Looking ahead over the next 12 months or so, corporate customers can expect to see features such as increased security, business process automation capabilities, more expansive web services support and deeper customisation from portal vendors. Transactions, business processes and application development will become key.
Standards are being developed to make it easier to link applications within portals. In the past, most portal vendors had proprietary portlets, application components that are embedded in the portal view.
Without standards, customers were limited to the portlets available from their vendors or faced the costly and time-consuming task of manually coding their own. Standards will eliminate those hurdles. Web Services for Remote Portals is a proposal before the Organisation for the Advancement of Structured Information Standards that would enable the sharing of WSRP-compliant content and applications among disparate portals. JSR 168 is another proposed standard that defines Java application interfaces for portal applications.
Halliburton, a Texan company that provides products and services to petroleum and energy corporations, has used a Plumtree portal for about a year and a half, but looks forward to taking advantage of web services capabilities to extend the reach of its customer-facing efforts.
"Our customers are building their own portals. What they'd really like is for us to deliver up applications and content in their portals, and now with this technology I could envision how that could happen," says Brandon Lackey, program manager of the myHalliburton.com portal. "We could continue to host the applications and the content, but from a user's perspective it would be delivered in their environment and their context."
Even before ratification of the standards, vendors were moving toward making the integration of applications and content easier. Plumtree late last year unveiled a new strategy that focuses on what it calls "The Enterprise Web", which is basically an open foundation that can combine applications and information from legacy systems, regardless of platform. IBM introduced a tool called Click-to-Action, which enables integration of portlets without help from IT.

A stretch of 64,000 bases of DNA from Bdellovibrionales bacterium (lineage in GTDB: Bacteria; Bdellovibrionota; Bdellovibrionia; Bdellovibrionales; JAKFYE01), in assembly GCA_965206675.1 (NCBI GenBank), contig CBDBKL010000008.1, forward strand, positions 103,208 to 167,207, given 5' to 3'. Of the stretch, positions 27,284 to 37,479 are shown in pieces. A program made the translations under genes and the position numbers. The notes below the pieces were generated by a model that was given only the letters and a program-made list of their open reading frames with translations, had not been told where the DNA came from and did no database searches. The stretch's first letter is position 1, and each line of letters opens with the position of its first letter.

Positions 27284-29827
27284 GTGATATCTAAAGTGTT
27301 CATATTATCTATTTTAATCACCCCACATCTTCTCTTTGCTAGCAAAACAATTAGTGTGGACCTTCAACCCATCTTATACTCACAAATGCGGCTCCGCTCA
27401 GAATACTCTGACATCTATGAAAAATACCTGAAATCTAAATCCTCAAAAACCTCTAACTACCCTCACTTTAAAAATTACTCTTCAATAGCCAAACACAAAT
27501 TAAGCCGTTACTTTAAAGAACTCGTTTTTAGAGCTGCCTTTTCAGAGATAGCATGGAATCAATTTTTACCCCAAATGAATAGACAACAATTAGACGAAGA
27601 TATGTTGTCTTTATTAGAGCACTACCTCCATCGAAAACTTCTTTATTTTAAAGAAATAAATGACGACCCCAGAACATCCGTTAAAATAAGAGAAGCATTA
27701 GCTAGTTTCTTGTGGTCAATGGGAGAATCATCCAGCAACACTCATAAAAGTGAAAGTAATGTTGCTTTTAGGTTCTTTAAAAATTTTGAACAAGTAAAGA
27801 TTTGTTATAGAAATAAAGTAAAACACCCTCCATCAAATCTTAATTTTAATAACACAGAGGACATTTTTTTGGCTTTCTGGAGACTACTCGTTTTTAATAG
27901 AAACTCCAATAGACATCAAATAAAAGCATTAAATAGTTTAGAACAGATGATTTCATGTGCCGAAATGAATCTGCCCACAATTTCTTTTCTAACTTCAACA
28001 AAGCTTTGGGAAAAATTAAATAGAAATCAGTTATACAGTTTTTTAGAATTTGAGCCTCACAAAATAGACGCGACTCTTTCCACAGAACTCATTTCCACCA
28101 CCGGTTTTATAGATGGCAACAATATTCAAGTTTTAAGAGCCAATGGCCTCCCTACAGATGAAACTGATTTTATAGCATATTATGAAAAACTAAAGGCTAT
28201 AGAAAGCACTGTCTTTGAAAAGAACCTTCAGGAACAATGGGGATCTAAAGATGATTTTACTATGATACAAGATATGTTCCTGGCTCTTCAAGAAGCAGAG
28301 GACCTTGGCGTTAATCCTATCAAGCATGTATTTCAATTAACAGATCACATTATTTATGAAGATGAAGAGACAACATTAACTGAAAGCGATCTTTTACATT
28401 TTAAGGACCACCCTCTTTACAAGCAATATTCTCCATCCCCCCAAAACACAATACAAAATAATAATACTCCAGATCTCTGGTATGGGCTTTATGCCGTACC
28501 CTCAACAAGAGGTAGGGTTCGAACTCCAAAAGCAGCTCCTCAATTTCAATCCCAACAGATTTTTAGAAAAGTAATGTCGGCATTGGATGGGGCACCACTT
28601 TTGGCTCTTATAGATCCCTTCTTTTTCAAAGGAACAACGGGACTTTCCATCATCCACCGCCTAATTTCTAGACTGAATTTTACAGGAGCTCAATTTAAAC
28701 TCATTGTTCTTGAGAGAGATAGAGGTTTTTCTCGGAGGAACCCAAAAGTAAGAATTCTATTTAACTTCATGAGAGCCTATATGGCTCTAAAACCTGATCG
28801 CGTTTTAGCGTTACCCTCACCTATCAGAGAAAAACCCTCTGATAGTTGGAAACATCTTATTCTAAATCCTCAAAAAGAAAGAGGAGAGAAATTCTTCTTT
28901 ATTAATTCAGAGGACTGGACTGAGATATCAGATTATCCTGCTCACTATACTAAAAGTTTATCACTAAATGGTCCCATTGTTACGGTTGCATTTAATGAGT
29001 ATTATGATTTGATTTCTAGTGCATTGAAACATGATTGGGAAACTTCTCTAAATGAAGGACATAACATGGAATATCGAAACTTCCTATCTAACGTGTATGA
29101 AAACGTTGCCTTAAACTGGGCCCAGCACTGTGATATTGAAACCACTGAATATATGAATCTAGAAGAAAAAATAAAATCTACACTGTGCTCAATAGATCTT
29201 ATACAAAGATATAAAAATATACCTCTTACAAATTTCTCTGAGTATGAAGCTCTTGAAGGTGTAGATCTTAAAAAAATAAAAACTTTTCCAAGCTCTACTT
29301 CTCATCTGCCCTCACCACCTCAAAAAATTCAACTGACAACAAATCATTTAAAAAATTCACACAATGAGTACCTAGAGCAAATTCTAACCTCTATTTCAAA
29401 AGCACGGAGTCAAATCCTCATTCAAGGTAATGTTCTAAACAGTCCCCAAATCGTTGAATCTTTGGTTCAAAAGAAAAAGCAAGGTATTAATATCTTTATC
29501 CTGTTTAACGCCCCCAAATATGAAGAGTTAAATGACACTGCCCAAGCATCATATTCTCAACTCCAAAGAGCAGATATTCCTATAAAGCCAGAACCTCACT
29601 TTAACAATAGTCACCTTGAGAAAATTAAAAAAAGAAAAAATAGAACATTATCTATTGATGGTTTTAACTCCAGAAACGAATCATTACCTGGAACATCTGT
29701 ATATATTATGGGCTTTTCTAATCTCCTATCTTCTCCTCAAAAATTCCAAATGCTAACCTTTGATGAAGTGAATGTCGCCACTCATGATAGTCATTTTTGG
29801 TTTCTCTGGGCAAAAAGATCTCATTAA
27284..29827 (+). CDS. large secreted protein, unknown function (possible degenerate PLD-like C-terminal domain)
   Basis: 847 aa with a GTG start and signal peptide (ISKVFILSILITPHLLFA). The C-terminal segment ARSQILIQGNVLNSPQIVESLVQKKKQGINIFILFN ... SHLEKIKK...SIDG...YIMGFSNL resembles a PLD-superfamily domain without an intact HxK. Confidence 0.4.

"We're going to take Click-to-Action technology about two more stages forward in 2003," says Larry Bowden, vice president of portal solutions for IBM. "We're going to add the theme of automatic wiring so portlets can detect what information should be sent to them and what should be processed by them. So users could set up a process, save it as a template and then treat the entire process as a web service.
"The whole idea is how do you bring a dynamic nature to the portal," he says.
That's what I want
That's what customers such as Perficient's Sweet are seeking. Sweet says he expects the portal to play a key role in how Perficient will do business, acting as the platform for business processes and application development, especially as web services evolve. As a result, Sweet says he's particularly happy about his choice of portal vendor because IBM can provide traditional portal features, and the reliability, scalability and integration capabilities of an application server.
"This way the portal becomes part of the middleware and it's a natural part of your infrastructure, so it's easy to integrate," Sweet says.
Lackey, on the other hand, is happy with his Plumtree portal, which provides all the features he needs without being tied to a specific application server or software system.
The issue for corporate customers, analysts say, is to figure out what they want to use the portal for and then look at the different offerings. This year, they can expect lower prices, easier deployments and portals that help them get work done, rather than simply organising content and information.